Protecting your home’s foundation is key to preventing major foundation-related issues down the road. Now, there are many ways to protect your home’s foundation. For most homeowners, these include:
- Water your foundation during the dry season.
- Monitoring foliage around your home’s foundation.
- Make sure your downspouts aren’t leaking.
- Cleaning and inspecting your gutters.
- Checking for water pooling near your foundation.
- Make sure the ground slopes away from your home’s foundation.
- Inspect the perimeter of your home.
While this checklist ticks on most things, one important thing is missing – landscaping! Did you know that your foundation can get damaged just by the way you have landscaped your yard?
Sure, landscape design can add a personal, inviting touch to your home’s exterior. However, the key is to ensure that you do it properly.
Grade Your Landscape the Right Way
Water is the number one cause of foundation damage. So, ensuring your foundation is safe from water runoff is key to protecting it.
When you look at your home, do you notice that your yard slopes towards it? If so, then that is a sign of trouble. You need to correct it as soon as possible to prevent your foundation from getting damaged (if it hasn’t already been).
According to home foundation experts, a good slope is one that is at least 6 inches in 10 feet. This ensures that the soil slopes away from your house. So how do you check the slope? You will need to use a level.
Place one end of the level where the ground and foundation meet. Ensure that the level is straight, then measure the space from the other end of the level to the ground. If you are using a 24-inch level, the gap should be at least 2-inch.
Multiply your findings by five. This should tell you whether or not your slope is good or not. Anything less than 10 inches is unacceptable. You’ll need to increase it.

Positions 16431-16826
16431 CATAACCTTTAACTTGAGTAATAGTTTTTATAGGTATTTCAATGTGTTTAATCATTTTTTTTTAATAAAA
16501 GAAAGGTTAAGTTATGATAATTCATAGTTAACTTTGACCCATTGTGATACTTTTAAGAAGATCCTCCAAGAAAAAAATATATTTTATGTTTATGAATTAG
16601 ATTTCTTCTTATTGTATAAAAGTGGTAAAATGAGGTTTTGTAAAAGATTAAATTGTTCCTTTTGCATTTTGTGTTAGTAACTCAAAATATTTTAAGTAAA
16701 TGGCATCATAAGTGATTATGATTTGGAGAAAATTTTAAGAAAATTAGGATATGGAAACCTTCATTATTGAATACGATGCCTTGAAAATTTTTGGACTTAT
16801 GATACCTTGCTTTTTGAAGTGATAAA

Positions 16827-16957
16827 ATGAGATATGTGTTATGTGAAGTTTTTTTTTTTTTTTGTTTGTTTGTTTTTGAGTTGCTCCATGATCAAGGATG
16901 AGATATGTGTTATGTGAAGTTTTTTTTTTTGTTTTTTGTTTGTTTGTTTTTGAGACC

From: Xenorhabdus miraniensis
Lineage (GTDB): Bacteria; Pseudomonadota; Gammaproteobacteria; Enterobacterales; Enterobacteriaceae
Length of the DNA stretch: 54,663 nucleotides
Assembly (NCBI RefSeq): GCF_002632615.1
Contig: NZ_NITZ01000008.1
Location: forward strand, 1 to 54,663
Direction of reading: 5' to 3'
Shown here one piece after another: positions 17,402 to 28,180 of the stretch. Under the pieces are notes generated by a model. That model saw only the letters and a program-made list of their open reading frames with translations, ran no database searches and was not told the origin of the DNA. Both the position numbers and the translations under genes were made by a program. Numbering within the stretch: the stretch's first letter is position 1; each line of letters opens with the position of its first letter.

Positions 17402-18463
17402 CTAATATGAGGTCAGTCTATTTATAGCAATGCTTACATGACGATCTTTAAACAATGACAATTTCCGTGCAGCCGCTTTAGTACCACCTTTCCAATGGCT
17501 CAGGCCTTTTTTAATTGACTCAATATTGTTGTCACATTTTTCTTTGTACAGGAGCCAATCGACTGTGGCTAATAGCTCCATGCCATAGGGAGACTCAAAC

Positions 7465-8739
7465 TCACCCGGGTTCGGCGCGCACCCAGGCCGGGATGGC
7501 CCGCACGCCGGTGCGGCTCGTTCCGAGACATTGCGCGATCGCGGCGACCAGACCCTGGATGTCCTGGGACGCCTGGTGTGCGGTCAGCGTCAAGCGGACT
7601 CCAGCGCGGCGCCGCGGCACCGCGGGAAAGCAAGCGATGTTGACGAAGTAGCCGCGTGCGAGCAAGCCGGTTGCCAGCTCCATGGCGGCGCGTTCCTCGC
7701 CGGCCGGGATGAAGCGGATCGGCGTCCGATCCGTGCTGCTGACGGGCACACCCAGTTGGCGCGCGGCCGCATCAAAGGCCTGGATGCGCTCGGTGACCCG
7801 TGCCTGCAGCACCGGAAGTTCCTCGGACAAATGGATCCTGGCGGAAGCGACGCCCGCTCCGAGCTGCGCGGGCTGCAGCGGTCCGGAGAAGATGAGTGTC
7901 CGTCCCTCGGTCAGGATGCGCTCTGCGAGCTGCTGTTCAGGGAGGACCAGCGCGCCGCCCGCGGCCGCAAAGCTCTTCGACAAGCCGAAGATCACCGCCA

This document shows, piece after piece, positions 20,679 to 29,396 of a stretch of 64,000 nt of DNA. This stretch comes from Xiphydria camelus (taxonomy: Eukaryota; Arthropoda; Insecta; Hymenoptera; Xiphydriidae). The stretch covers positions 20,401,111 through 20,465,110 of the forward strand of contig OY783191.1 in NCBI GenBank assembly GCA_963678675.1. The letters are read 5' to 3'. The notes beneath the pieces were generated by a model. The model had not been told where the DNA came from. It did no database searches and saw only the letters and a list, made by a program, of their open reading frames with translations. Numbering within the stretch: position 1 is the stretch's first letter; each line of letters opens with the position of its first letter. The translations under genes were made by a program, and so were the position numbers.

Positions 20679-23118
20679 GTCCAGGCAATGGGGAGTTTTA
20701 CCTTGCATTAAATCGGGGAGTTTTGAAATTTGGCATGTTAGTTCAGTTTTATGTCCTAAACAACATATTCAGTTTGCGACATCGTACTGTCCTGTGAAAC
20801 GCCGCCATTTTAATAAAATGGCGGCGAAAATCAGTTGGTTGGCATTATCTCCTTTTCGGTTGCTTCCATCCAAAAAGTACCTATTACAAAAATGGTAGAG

But don’t stop here. Don’t forget to do the same for the rest of the perimeter. Many homeowners make the mistake of just checking their front yard and forgetting other areas.
If you notice any spots sloping towards your home or where the ground levels off, you’ll need to regrade the area.
Don’t Cover Up Your Foundation
Covering up your home’s foundation is a bad idea. Why? Because when you cover it, soil moisture and air circulation are hindered. Leaving it exposed helps promote these processes.
So as you plan your garden this year, ensure you leave a few inches of your foundation exposed. Additionally, leave a gap between your foundation wall and the plants so that water doesn’t pool close to the wall.
It may also be a good idea to plant drought-resistant flowers and greenery or those that don’t need a lot of water. Not only will they lower your water bills, but they will also help ensure that moisture collecting near your home isn’t excessive.
Maintain Your Soil’s Moisture Content
t’s true that water is not a foundation’s friend. That said, there are exceptions to this rule. During the dry spell, especially in areas with poor soil conditions, it’s crucial to maintain soil moisture.
To ensure even soil density and moisture levels, it’s crucial that the soil moisture surrounding the perimeter of your foundation is relatively the same.
However, ensure that you don’t overwater. Overwatering may lead to problems like foundation movement and/or cracks in your walkways. If you have a sprinkler system, ensure to inspect it for leakage every now and then.
Keep Those Pesky Tree Roots Away From Your Foundation
Well-maintained trees and shrubs provide a lot for a landscape. For example, they help provide shade, and natural beauty, and prevent soil erosion. Sadly, if left unattended, tree roots can cause severe damage to your home’s foundation.
Trees with invasive root systems are especially bad news for home foundations. If you have large trees within 10-20 feet of your home and their canopies are touching any side of your home, there are high chances your foundation could be in trouble.
You have two options in this regard: to remove them or to install a root barrier.
Improve Your Gutter System
Runoff from gutters can quickly erode your slope. And, once eroded, water will stagnate close to your foundation eventually causing damage.
If your gutters aren’t pushing water some few feet away from your foundation, consider installing gutter extensions. You can even go a step further and install downspouts to take the water farther out.
You also want to ensure that your gutters are free from debris. Clogged gutters can cause water to overflow out of your gutter system and down the sides of your home.
While often under-appreciated, your home’s foundation is an important component of your house. Keeping water away from it is an important part of maintaining your home’s structural integrity.